Recurring themes and retaining relevance as a filmmaker:
Eastwood: I like to think there are different themes in every film. I don’t know if there’s an ongoing theme. I think everything to me is spontaneous. “Unforgiven” is an example of a script I liked right away. I said, “This is great, but I’d like to do this when I’m older,” so I stuck it in the drawer for 10 years and then took it out. Other projects have just come to me like “A Perfect World.” Some are just whatever. They just sort of fall, and I have no real rhyme or reason. I wish I could give you some sort of pseudo-intellectual thing. If this was a French cinema class I’d have to fake something. I’m not really the person to ask on that. If I start evaluating myself, I would be afraid to not be able to think intelligibly of every project at various meetings.
Damon: I actually asked a similar question of him on “Invictus” about directors as they got older: “Why was it that they historically seem to fall off?” I remember asking him because he’s obviously completely avoided that. He thought about it for ten seconds and then said, “I don’t know. It doesn’t make sense to me.” It never did to me either, because presumably the older we get the wiser we get, the more knowledge about filmmaking, the more different kind of films you’ve made. You know this one had stuff (like) that whole CGI thing. He kind of just plowed into it with utter confidence and that sequence is incredible. So it is kind of mystifying to me that historically the great directors–not all of them but many of them–kind of fell off as they got older, and it never really made sense to me.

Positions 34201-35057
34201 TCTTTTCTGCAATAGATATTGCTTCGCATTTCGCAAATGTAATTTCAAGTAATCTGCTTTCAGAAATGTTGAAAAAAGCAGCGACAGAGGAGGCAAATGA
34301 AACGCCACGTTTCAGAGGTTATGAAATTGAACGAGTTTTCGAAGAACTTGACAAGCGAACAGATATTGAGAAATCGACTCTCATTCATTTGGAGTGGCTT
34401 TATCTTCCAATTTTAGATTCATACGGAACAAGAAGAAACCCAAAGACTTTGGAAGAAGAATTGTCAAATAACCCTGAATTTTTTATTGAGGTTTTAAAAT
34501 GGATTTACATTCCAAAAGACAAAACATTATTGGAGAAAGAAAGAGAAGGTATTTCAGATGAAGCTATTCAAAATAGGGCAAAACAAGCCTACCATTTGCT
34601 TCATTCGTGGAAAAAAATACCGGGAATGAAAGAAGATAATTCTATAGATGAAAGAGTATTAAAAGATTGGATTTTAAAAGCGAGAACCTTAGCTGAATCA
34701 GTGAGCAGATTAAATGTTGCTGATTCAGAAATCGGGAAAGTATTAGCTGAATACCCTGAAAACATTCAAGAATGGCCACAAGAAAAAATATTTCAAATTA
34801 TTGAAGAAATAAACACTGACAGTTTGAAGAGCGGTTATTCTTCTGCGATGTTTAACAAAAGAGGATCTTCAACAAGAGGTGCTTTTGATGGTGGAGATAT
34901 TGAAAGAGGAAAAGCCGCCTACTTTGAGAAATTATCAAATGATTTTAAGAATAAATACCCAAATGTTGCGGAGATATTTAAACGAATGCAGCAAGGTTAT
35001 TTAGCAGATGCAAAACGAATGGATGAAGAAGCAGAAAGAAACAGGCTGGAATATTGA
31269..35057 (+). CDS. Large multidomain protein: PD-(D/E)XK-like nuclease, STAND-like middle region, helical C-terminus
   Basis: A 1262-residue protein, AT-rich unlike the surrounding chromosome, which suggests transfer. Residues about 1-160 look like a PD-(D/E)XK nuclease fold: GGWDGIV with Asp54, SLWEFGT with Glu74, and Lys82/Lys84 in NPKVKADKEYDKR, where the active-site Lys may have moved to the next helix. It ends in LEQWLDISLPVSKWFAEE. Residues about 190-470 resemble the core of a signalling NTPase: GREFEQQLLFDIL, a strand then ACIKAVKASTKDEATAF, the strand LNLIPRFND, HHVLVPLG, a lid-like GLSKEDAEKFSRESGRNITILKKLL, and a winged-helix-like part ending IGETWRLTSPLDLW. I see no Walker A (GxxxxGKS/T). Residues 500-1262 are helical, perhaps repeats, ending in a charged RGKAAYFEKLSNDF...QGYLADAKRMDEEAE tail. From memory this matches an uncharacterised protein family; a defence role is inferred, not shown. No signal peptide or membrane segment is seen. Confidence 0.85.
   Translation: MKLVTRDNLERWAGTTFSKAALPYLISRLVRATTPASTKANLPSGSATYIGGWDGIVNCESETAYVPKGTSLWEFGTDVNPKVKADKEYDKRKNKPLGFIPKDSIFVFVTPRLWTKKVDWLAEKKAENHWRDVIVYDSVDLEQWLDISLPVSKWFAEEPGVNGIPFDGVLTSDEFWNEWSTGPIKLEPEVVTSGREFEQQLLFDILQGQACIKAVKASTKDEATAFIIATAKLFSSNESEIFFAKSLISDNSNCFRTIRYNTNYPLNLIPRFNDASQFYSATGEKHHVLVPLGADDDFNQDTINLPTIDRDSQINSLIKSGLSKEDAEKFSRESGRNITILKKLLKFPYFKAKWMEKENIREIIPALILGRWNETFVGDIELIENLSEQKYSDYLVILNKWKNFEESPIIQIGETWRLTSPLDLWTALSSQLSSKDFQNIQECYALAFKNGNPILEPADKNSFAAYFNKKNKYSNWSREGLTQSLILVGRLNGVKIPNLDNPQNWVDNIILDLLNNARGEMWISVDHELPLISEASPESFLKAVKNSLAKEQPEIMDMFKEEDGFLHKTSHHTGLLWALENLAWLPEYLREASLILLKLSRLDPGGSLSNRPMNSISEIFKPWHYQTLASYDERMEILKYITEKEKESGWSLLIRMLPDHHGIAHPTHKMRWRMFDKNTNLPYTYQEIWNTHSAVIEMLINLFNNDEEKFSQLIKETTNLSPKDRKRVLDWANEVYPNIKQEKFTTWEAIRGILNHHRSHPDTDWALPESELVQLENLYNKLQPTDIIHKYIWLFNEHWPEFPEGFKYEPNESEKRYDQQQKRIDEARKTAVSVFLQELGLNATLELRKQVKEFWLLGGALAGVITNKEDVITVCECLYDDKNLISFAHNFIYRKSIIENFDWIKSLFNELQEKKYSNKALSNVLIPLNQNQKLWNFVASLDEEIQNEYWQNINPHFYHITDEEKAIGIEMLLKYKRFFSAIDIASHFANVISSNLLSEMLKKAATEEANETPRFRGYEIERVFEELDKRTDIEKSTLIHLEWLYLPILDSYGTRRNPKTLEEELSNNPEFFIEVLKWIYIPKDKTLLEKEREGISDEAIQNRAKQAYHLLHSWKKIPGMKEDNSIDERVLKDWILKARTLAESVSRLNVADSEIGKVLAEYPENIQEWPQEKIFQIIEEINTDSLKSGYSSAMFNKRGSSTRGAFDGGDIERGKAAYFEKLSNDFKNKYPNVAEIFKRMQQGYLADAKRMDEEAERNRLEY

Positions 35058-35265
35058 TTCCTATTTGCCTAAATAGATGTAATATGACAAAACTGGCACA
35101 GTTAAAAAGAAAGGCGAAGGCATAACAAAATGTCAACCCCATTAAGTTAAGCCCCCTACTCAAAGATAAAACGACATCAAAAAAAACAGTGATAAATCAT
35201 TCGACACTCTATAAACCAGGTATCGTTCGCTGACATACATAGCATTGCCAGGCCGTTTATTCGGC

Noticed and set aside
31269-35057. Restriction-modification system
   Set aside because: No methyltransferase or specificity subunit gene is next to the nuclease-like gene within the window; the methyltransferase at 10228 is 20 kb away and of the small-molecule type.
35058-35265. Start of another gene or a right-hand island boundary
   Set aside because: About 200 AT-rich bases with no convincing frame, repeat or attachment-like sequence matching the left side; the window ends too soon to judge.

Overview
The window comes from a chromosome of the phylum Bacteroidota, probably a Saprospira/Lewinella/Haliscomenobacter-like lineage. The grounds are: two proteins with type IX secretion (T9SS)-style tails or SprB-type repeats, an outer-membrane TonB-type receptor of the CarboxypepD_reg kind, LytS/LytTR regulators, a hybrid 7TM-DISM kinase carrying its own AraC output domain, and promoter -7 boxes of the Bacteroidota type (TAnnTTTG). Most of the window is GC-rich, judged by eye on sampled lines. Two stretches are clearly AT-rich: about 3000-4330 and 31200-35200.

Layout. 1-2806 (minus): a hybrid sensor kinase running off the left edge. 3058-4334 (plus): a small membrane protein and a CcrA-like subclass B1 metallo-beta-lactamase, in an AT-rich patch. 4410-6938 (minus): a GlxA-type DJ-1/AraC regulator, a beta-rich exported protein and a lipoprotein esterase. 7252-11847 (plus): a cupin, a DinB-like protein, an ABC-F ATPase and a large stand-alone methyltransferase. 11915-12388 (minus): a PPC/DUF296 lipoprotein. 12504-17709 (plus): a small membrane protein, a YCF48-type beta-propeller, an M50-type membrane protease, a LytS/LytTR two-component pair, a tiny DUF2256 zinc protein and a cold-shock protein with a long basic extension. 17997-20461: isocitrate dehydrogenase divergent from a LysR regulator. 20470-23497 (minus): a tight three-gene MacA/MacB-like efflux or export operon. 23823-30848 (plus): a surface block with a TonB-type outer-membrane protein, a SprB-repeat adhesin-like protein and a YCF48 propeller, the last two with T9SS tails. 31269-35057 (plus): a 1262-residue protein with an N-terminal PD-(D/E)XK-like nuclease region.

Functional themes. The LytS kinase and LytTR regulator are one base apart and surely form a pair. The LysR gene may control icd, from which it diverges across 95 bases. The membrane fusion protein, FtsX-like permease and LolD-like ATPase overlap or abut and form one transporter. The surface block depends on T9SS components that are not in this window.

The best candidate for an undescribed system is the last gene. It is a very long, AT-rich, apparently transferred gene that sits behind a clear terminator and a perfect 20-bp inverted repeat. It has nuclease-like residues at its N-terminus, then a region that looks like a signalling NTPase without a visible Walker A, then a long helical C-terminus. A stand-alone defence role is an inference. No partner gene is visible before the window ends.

Eastwood: I was always shocked. I knew Frank Capra a little bit and I spent some time with him at Cayuga Lake, where he lived in the summer time and he was always so bright. I just always thought: “Why isn’t this guy working?” I also knew Billy Wilder somewhat and he had actually stopped working in his sixties, and I thought, “God, that’s amazing. Here’s a guy who’s bright and lived well into his 90’s and didn’t work.” I figure your best years should be at a point when you’ve absorbed all this knowledge. Now maybe they just didn’t keep up with the times or they picked stories that didn’t work. I have a few pictures that don’t do so well, and all of a sudden, people are very fickle and things in Hollywood are very fickle and they kind of move on. There is a [Portuguese] director who is still making films at over 100 years old, and I plan to do the same thing.
Hereafter opens in New York, L.A. and Toronto on Friday and then nationwide on October 22. Look for our own exclusive interview with Peter Morgan sometime next week.